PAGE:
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Crowding and boarding pediatric emergency departments (ED) is an ongoing problem associated with a mismatch in resources and patient care demands. ED boarding can be defined as a patient admitted to an inpatient unit who remains in the ED. ED boarding occurs when there is limited availability of inpatient bed space – either due to patient volume or decreased staffing. ED boarding is associated with adverse events, and increased mortality1. Few studies address the impact of inpatient strategies on ED boarding3,4. The objective of our study was to evaluate hospital-based strategies within a single institution and their effect on ED boarding times.


This study was performed at an urban, academic, tertiary-care level 1 trauma center in Kansas City, Missouri. We performed a retrospective analysis of ED boarding times in 2022-2023. Data of total patient volume, and ED boarding patient length of stay (LOS) from January 2022 – September 2023 were collected through the hospital EMR and GE informatics. We compared ED boarding LOS total counts/month before and after implementation of institutional changes, accounting for total ED volume. ED boarders were defined as patients admitted to an inpatient hospitalist or ICU team who remained in an ED room longer than 1 hour. The inpatient strategies began in August 2022 improving communication with ED and floor staff, determining patient medical and social needs for discharge, projected discharge dates, and a rapid room turnover protocol.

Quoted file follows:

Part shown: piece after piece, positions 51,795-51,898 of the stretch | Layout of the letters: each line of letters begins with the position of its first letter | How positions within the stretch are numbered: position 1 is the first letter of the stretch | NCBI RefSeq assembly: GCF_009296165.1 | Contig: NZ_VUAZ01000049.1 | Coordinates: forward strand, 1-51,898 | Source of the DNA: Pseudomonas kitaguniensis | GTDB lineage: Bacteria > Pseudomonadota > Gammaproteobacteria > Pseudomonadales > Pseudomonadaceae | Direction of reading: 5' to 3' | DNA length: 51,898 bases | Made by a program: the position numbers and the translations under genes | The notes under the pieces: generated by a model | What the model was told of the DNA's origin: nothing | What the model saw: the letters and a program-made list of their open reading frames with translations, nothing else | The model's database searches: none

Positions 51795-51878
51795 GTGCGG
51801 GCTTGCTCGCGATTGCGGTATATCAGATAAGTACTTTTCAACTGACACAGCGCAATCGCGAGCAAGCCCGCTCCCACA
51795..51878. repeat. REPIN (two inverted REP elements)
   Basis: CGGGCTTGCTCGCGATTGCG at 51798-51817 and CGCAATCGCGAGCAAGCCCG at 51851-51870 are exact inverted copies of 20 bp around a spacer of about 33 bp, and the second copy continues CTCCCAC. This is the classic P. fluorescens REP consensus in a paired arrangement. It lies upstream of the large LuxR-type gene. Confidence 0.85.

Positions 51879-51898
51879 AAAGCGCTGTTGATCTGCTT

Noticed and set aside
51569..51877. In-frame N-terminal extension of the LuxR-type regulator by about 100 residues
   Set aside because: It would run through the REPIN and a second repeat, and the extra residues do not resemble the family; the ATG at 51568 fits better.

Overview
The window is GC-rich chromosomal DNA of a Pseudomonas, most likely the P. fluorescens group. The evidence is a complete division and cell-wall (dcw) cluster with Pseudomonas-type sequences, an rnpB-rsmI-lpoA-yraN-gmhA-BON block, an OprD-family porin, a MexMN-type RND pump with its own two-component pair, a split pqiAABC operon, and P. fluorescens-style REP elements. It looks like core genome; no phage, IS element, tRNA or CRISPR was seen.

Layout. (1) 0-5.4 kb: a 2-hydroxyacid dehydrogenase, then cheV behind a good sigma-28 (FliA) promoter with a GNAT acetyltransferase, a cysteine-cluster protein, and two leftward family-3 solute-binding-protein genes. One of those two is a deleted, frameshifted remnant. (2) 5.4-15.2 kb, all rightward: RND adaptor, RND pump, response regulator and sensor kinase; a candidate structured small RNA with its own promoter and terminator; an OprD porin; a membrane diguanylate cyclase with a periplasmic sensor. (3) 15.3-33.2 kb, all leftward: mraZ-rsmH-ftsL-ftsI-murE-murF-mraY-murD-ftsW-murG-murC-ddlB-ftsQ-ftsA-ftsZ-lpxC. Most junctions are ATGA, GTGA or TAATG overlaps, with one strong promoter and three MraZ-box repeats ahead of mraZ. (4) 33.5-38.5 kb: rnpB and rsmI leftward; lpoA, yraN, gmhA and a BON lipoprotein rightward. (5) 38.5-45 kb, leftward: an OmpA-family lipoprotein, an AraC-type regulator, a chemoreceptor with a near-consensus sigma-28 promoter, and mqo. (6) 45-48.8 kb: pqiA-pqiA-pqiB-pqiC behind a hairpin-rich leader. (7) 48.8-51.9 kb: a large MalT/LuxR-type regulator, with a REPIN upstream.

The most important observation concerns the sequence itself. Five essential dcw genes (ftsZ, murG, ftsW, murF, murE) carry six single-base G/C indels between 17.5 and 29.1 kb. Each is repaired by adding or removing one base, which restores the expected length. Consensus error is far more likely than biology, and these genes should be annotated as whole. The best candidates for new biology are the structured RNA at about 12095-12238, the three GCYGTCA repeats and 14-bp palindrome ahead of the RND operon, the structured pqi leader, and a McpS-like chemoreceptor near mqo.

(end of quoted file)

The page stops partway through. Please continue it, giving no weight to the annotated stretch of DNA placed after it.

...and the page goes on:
ED patient volume ranged from 6,800-8,000/month and a peak of 12,000 in November 2023. The ED boarding volume decreased from 142 patients in November to zero from January onwards. There was an increase to 40 patients boarded in March 2023. Data up to September 2023 show a continued reduction in ED boarding patients while controlling for total ED volume.


ED boarding volume decreased after implementation of the hospital-based changes with similar total ED patient volume. Based on our institutional data the inpatient-based systems changes improved communication, planning, and room availability. These changes are achievable and can be implemented in a short period with a reduction in ED boarding, further supporting that ED boarding is a result of inpatient and systemic challenges. The study is limited in its evaluation as more data is needed to compare peak ED visit months and to more closely analyze the impact of the changes.

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Institutional Pilot Changes Lead to a Reduction in Emergency Department Boarding Patients